For road warriors and workers in remote locations, being able to connect with the home office has been made simpler with the advent of new technologies. Remote access today allows for often seamless integration with a business' IT and allows for the sharing of information between employees or collaboration – even when they're located hundreds or thousands of miles apart.

But what can an IT manager do when a remote or traveling worker has computer or other IT problems?

It isn’t cost effective to send a computer back to the home office to be repaired. And while the IT department can attempt to diagnose technology troubles from afar, or over the phone, this isn't always as easy as it sounds. Anyone who has ever called tech support for their desktop knows this can be a long and trying experience. A better option is to let the IT department see the problems that you're seeing. That's why remote support has become essential for the mobile small and mid-size business workforce.

Mobility and problems on the rise

IDC forecasts that the mobile worker population in the U.S. will reach 113.5 million by 2008, up from 98.5 million only three years ago. Worldwide, there are expected to be 878 million mobile and remote workers by the end of the decade, according to IDC. Until a few years ago, remote or traveling workers often provided their own mobile devices and the only remote-access technology available was dial-up. But these days, even small and mid-size companies provide advanced technologies for remote and traveling employees, who now often have broadband Internet access, mobile email, and wireless technologies.

As a result, the ability to provide remote IT support for these workers has become more complex. A report on "The Remote Revolution: Mobile Workforce Support" by the Business Process Management Forum, a technology consortium, found that 86 percent of more than 400 business executives and managers interviewed reported increasing support demands on IT.

“These remote workers expect the same access to applications and internal resources as local employees,” says Allison Kohn of Citrix Systems, maker of GoTo Assist, a Web-based diagnostic service that provides remote support. “The remote workforce, while once a trend, is now the new reality IT service professionals must face."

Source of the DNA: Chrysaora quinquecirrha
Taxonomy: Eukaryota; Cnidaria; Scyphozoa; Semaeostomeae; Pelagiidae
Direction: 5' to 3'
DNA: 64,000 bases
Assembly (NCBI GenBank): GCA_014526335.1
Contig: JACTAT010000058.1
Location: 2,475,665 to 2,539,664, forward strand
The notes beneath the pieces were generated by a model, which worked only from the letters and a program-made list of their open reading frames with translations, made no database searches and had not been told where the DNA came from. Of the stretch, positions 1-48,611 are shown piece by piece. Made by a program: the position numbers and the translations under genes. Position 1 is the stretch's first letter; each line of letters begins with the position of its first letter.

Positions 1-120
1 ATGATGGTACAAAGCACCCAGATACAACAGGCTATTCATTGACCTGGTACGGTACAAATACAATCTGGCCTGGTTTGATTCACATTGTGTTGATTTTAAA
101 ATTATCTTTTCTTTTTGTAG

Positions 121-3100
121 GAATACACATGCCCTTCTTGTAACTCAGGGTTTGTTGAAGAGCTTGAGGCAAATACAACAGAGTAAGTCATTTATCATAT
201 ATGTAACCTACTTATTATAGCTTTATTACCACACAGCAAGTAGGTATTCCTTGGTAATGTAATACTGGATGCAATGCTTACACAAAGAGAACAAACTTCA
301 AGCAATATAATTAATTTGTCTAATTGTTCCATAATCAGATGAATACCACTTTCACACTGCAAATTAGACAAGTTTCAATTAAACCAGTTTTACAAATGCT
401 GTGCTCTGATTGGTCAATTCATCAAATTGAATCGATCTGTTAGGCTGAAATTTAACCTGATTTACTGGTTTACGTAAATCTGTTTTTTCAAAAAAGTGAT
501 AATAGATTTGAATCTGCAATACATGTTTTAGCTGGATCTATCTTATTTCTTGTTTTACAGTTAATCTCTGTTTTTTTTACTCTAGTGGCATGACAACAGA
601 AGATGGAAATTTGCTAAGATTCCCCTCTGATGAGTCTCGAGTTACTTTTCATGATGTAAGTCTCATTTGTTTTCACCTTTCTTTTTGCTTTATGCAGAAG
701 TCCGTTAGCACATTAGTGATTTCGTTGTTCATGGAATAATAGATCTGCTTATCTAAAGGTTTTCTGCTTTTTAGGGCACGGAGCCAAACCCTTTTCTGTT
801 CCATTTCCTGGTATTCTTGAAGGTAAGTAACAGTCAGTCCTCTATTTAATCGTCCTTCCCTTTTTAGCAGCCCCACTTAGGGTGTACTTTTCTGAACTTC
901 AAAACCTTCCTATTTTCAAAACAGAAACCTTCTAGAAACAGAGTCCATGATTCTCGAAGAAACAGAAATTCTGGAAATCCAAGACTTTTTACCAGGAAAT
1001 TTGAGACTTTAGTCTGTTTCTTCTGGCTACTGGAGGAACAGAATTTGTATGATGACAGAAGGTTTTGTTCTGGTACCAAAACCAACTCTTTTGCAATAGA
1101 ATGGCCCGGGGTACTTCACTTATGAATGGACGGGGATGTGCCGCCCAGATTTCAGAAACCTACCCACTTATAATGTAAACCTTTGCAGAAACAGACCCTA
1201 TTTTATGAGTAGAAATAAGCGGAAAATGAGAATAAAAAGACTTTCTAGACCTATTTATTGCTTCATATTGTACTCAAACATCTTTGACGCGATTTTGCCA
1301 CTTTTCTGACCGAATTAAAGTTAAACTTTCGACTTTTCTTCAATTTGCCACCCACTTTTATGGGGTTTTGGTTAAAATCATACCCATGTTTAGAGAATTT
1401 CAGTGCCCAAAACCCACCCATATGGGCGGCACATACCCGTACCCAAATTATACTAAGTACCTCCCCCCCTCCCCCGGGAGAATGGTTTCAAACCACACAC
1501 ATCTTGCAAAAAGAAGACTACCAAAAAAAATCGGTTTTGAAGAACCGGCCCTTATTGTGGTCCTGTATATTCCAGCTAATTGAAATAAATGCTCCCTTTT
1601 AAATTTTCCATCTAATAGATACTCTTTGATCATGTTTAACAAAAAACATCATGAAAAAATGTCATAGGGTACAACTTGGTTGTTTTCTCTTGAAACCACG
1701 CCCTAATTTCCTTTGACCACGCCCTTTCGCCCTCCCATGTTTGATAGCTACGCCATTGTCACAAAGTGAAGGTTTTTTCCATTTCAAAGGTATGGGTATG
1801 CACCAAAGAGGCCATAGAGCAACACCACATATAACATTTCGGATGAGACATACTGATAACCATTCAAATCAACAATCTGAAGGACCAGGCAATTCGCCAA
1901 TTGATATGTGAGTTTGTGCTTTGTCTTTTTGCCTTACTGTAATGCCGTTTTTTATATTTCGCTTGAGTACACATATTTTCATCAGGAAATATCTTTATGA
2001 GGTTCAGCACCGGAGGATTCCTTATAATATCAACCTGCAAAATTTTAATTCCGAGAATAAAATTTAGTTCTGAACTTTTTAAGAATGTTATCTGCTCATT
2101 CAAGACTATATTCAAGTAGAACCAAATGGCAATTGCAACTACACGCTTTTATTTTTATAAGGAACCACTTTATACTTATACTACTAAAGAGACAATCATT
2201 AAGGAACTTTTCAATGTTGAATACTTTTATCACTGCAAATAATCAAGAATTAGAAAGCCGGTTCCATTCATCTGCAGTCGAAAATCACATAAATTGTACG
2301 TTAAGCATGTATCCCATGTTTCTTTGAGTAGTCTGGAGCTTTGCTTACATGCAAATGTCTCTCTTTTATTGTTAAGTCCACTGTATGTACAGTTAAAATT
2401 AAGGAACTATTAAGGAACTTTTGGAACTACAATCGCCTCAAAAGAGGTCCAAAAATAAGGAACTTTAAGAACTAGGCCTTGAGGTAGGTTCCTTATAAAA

Fortunately, there are a host of new technologies that can help businesses diagnose and resolve remote computer and other IT problems and respond to these increasing needs. Microsoft Windows operating system -- both XP and the newer version, Vista -- offers Remote Assistance and Remote Desktop features for free to users. In addition, there are other solutions, including automating workforce support, contracting with third-parties, and providing diagnostics over the Web.

Remote support: free or for a fee

For cash-strapped small or mid-size businesses, taking advantage of free remote services is a good option. Microsoft now provides free diagnostic support. “Remote Assistance allows a user in trouble to send a request or an invitation to a remote helper via email so he/she can connect to their computer to diagnose or fix a problem," says Kun Feng Chun,  IT specialist for Connors Communications, a New York public relations and marketing firm, who has used the Microsoft service. "Once you are connected, the helper will have full access to the remote user's desktop where he/she can perform their tasks. While the helper is connected to the remote user's computer, the user can watch on their screen everything the helper is doing.”

Chun says his firm has also used Microsoft's other service, Remote Desktop, which is intended more for system administrators. The service lets users connect to the company’s server to troubleshoot a problem. But it's not a panacea, he says. “It’s a little more involved if the remote user has a firewall on their end.”

Windows Vista will further make remote support less challenging for small business. Matt Healey, IDC senior research analyst for the software and hardware support program, says that new features -- which are faster, use less bandwidth, and are scriptable -- will offer even more options to small and mid-size businesses that need to provide support over long distances. “This isn’t a one size fits all market," Healy cautions. "Some larger businesses… will need more robust tools, and the dedicated support from vendors will offer more solutions and features. But Vista will certainly help accelerate this market.”

For a fee, a growing number of businesses are turning to Web-hosted remote support for employees. Services such as GoToAssist can be up and running in just a few days and provide a business with diagnostics, remote rebooting ability, and other support tools. The way it works is that a business signs up for seat license, ranging from $115 to $300 per seat per month, depending upon the total number of seats purchased. End users can go directly to the GoToAssist support portal and type in a request. The support request is then queued up for the next IT representative. The GoToAssist program is downloaded into the troubled device and the problems are diagnosed and resolved.

Whether a small business can rely on the free Microsoft support or requires a paid service depends on the needs of the business, says Gary Chen, senior analyst at the Yankee Group, of Boston. “Whatever you’re using for remote support, you still require a person to fix the computer when there is a problem. This can be done internally if you have an IT guy,” says Chen. But he adds that for many small and mid-size businesses this isn’t always an option and they need to consider hiring a consultant off-site. “If you don’t have a superman IT person on staff, you can outsource the technology support to a consultant or firm.”